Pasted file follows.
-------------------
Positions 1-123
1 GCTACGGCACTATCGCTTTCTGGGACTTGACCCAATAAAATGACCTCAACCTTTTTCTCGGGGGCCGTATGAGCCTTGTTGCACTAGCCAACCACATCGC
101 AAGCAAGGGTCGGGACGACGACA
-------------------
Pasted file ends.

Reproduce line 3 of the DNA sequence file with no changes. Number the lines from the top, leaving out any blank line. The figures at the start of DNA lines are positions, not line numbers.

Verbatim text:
101 AAGCAAGGGTCGGGACGACGACA